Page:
The main research objective of this proposal is to improve the use of Wolbachia as a biocontrol of vector-borne disease. Wolbachia are maternally transmitted bacteria that reside in the cells of arthropod hosts. Wolbachia reproductively manipulate their hosts using a variety of mechanisms including cytoplasmic incompatibility, which reduces the number of offspring produced when uninfected females mate with infected males. Dr. Turelli (sponsor) and other members of the Eliminate Dengue Team (://www.eliminatedengue.com/) are using Wolbachia from Drosophila flies to reduce the transmission of the dengue virus from Aedes mosquitoes to humans. Successful establishment of Wolbachia-Aedes associations in nature has the potential to reduce the occurrence of dengue fever in the 2.5 billion people currently at risk of infection. However, this requires the identification of contexts that enable the spread of Wolbachia infections through host populations. By identifying the ecological and genetic contexts that facilitate the spread of Wolbachia infections, and the genetic factors underlying important phenotypes, the applicant's research will fundamentally improve the use of Wolbachia as a biocontrol of vector-borne disease.
AIM 1 will identify the ecological and genetic contexts that facilitate the spread and maintenance of Wolbachia infections in host populations. Using genomics, microscopy, and fitness assays, this aim will then evaluate how tripartite genomic interactions functionally impact the strength of reproductive alterations inflicted upon hosts by Wolbachia.
AIM 2 will then evaluate the phylogeographic history of Wolbachia infections, and the capacity for rapid coevolution of Wolbachia-host associations. Determining the capacity for rapid coevolution is critical considering that theory predicts that coevolution of Wolbachia-host associations towards mutualism should enable the proliferation of Wolbachia through host populations. The applicant will receive training in cell biology, microscopy, genetics, genomics, and in new systems (i.e., Drosophila suzukii and Aedes aegypti). The sponsor, his collaborators, and the faculty at UC Davis are particularly capable to assist the applicant in achieving his goals. The applicant will build a direct and long-term collaboration with the Eliminate Dengue Team enabling him to work with those on the vanguard of applying Wolbachia as a biocontrol of vector-borne diseases throughout his career as a principal investigator.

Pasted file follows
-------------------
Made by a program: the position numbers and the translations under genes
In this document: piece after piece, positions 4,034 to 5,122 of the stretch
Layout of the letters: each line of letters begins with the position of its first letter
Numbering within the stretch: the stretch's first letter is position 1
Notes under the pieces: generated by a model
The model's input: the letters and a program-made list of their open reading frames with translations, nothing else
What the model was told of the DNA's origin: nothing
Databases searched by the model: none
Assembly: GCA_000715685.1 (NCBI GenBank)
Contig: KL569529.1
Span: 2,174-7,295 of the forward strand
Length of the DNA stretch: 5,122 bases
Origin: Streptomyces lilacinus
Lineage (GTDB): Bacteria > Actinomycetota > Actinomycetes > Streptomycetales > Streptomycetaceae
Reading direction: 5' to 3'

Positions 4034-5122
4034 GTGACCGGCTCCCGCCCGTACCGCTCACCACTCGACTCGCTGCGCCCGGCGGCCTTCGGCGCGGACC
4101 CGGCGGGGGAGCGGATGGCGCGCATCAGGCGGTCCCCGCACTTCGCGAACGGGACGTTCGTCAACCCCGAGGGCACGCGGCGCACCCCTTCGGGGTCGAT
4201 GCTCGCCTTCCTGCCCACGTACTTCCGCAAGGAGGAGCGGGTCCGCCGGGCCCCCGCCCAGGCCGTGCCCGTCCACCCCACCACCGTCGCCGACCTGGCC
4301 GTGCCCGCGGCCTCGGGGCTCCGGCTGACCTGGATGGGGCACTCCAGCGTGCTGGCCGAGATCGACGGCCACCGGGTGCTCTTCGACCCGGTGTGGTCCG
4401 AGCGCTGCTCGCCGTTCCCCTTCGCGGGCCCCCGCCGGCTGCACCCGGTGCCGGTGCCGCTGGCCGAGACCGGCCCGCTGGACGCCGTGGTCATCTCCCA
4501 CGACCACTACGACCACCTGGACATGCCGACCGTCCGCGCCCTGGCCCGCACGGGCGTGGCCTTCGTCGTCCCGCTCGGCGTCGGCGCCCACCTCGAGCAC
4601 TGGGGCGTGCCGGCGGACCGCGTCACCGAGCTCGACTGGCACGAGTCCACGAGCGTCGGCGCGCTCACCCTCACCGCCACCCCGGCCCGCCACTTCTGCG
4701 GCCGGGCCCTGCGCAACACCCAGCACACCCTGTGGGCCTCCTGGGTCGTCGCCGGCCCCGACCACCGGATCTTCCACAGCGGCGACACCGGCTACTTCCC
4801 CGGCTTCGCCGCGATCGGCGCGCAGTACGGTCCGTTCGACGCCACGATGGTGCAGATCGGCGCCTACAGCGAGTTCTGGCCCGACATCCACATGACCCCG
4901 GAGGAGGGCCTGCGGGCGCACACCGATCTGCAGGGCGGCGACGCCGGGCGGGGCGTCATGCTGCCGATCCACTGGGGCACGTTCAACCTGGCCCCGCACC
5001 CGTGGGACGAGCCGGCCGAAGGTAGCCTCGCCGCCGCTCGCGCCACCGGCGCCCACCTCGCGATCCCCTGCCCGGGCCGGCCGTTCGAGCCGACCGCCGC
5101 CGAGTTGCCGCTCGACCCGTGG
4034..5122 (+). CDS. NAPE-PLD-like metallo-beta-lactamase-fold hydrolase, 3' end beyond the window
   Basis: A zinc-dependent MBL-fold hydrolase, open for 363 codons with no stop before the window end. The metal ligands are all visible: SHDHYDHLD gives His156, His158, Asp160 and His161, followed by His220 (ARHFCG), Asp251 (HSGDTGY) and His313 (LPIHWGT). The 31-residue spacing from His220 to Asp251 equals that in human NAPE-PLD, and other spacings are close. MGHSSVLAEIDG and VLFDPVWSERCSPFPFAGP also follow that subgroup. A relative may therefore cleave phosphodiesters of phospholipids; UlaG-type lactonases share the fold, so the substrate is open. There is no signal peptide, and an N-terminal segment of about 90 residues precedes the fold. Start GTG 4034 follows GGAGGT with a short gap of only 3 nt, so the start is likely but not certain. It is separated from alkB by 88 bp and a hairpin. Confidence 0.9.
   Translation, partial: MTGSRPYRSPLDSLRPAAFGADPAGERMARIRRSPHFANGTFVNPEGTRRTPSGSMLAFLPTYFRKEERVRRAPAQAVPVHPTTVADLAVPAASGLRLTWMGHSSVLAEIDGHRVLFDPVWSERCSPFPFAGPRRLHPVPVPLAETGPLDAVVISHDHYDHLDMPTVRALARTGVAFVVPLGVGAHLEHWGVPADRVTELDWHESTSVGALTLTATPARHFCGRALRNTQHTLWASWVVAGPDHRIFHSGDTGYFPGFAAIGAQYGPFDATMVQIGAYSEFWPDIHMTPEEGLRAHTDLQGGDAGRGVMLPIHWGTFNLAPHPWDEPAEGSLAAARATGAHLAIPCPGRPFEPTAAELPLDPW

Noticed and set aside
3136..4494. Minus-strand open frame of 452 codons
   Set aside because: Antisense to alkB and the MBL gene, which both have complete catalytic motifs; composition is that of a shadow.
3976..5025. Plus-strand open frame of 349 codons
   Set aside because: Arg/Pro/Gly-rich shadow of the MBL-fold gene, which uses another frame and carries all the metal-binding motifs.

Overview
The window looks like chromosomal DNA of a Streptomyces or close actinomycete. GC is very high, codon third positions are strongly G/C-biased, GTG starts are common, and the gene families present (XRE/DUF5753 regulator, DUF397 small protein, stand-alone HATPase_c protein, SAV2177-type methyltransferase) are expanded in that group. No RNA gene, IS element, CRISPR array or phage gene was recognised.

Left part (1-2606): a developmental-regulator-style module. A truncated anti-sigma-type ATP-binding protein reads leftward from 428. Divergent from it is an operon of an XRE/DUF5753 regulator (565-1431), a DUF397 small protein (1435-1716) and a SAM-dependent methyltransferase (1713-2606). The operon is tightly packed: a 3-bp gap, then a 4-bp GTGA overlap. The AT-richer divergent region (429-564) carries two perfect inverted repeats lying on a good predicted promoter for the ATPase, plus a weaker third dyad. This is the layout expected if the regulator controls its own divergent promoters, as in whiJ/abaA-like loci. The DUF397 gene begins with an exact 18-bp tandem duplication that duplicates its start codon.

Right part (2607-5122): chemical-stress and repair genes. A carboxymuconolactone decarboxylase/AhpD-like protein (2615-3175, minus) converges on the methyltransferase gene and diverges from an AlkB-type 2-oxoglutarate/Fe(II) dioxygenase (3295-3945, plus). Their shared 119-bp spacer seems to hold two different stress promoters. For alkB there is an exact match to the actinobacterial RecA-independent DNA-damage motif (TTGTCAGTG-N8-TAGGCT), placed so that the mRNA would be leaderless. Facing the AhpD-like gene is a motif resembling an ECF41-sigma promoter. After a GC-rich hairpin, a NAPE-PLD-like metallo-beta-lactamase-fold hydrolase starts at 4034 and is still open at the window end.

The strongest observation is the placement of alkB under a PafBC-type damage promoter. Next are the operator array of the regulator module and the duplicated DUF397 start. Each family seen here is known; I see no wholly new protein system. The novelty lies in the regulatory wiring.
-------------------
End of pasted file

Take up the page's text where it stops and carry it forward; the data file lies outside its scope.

Wolbachia are bacteria that live inside the cells of arthropod hosts, and are currently being used to reduce the ability of mosquitoes to transfer dengue fever among the 2.5 billion people currently at risk of dengue infection. For this approach to be successful, we must develop strategies that enable Wolbachia to efficiently spread through natural populations of disease vectors (e.g., Aedes aegypti mosquitoes). My work seeks to improve the efficacy of Wolbachia as a biocontrol of vector-borne disease by evaluating how genes in different genomes interact with each other, and with the local environment to determine the spread and maintenance of Wolbachia in nature.
|Cooper, Brandon S; Ginsberg, Paul S; Turelli, Michael et al. (2017) Wolbachia in the Drosophila yakuba Complex: Pervasive Frequency Variation and Weak Cytoplasmic Incompatibility, but No Apparent Effect on Reproductive Isolation. Genetics 205:333-351|
|Adrion, Jeffrey R; Hahn, Matthew W; Cooper, Brandon S (2015) Revisiting classic clines in Drosophila melanogaster in the age of genomics. Trends Genet 31:434-44|